Friday, May 25, 2012

Can you feel the love tonight?

There is something about rainy days that bring out the crafting bug in me. It is cold, wet & dreary outside but inside it can be warm, happy & crafty! So today, this rainy, wet day - I share with you a craft...a fun {slightly naughty}craft.

I made this for a dear friend of mine for her bridal shower and since June or "The Month of Marriage" is just around the corner I thought you would enjoy a quick, easy & fun shower gift!

This double sided pillow is easy to make and is great at re-purposing items you have around the house.
"The Honeymoon Pillow"

One side says Tonight
The other side says Not Tonight

Great right? Are you already thinking of who to make one for {maybe it's yourself!} Let's get to it!
You will need:
Pillow to re-cover or pillow form
Fabric {I actually used a large shirt for the pillow pictured. It was the perfect shade of gray & it was very soft} you will need to have enough fabric to cover your pillow.
Sewing Machine
Wax Paper
Silhouette HD (or an exact-o knife)
Iron & Ironing Board
fabric paint & sponge brush

1. Make a simple pillow cover. Place the right sides of the fabric together sewing three sides.
2. Slip the pillow inside of the cover and either hand stitch it closed or -in my case the fabric was stretchy enough - sew it closed edges tucked in to create the finished side.
3. On your Silhouette HD (sorry I don't own the Cameo) Open a new file. Choose your text option. Pick the text you want. Make the text size large enough for your pillow space (I wish I would have made my text larger).
You will then need to flip your text backwards: Open your Replicate Window {upper right}. Then choose Mirror Left. This will make your text go backwards & delete the original text...yes you want the backwards text, trust me.
 Pick the "thin media" option, blue blade tip and load your wax paper {wax side up} onto your sticky mat. And cut.

*3. {For those who don't have a Silhouette} On your computer, open a word document and create your text words in the font & size that you want. Attach your wax paper {wax side down} to your screen. This will create a light box effect. Trace your letters with a pencil and then exact-o knife them out on a cutting board. *Remember the more detailed or fancy the font is the more detailed your cuts will have to be.*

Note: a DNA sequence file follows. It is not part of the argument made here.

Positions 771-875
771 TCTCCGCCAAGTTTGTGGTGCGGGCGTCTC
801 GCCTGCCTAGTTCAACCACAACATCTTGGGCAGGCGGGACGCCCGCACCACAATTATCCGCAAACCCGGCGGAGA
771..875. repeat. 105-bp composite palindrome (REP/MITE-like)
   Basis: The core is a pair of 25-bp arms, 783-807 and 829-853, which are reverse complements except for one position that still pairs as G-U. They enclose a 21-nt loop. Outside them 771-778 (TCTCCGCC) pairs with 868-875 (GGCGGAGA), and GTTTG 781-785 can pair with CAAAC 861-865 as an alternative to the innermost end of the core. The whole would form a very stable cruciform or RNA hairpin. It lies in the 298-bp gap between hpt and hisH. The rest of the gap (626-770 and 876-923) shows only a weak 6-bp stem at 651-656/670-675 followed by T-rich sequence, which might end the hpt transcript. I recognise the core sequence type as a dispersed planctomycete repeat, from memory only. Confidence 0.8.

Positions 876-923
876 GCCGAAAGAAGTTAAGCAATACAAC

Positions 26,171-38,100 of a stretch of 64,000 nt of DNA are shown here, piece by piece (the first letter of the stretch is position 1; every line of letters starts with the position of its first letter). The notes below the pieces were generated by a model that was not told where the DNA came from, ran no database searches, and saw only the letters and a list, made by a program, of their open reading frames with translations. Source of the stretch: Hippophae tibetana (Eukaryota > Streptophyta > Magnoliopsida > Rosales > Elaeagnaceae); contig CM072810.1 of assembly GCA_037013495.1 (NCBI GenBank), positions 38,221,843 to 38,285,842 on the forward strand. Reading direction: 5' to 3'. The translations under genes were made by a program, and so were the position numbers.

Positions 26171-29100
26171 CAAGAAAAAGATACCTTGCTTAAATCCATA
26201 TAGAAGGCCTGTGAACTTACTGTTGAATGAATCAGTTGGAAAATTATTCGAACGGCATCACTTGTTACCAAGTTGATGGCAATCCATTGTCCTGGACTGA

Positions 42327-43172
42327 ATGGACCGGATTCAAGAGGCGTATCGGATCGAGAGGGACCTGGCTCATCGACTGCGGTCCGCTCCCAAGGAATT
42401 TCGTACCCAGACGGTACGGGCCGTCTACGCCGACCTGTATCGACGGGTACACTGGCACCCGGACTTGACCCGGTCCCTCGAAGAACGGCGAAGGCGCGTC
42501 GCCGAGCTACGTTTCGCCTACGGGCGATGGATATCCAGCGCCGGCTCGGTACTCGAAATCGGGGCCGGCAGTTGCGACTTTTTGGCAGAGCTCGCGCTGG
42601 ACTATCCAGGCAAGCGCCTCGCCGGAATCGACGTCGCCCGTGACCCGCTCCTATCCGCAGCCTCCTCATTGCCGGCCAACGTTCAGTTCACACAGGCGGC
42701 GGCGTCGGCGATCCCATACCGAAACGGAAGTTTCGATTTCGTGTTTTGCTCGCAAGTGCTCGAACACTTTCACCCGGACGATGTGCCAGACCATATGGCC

You can get rid of the actual letters, but be sure to keep all the little pieces, like the insides of the "e" or "o" for the next step.
4. Place your pillow on the ironing board and place the wax paper {wax side down} onto your pillow (your words shouldn't be backwards now). Press a warm iron down on your wax paper. The heat of the iron will melt the wax of the paper and create a temporary bond. Don't forget to iron on the dots that create the centers of "e"'s or "p"'s etc.
5. Once the stencil is in place on the pillow you can brush on the paint to evenly cover the words. Be sure to have full coverage with the paint, but don't push it too much with the outer edges {sometimes the paint will sneak under the edge and it won't look clean}.
6. Let dry. Once the paint is set {it can be a little tacky} pull off the wax paper and Ta-Da! You have your wording.
7. I had some extra scraps of fabric and created flowers and flower buds for my pillow. Mine were really simple, but I recently found a great gathering of fabric flower tutorials on Kojo Designs.

There you have it! Put it on your bed or put it in a gift bag! Enjoy!

I know I made this kind of a quick tutorial if you have questions please feel free to ask or e-mail at

Wednesday, May 16, 2012

Tolstoy & The Purple Chair {Book Review & List of Three}

When my book club picked Tolstoy and the Purple Chair by Nina Sankovitch for the month my first thought was, "Why do I want to read a book about a woman who is talking about all the books that she's read? How interesting is that going to be?" Well, let me tell ya - it was pretty darn interesting.  Based on her real life experiences, Nina shares that the untimely death of her older sister spurred the idea of reading a book a day and blogging a review of it. What I thought was going to be a 240 pg long book report was actually a beautifully woven novel of her going through the grieving process and the books that helped her do it. I love that Nina was very honest about HOW she read a book a day and all the priorities that she let go to do it - she didn't make the reader believe it was an easy task, but actually made you want to try it yourself {or at least someday when your kids are a bit older}. I think this book is a testament of how books can effect our lives, how a book can define a moment or a feeling and how a book can take you far away for a little vacation from life. I really enjoyed this book and I hope if you have read it you will share your feelings about it too! At the end of the book she lists all 365 books that she read made my "To Reads" list a bit longer!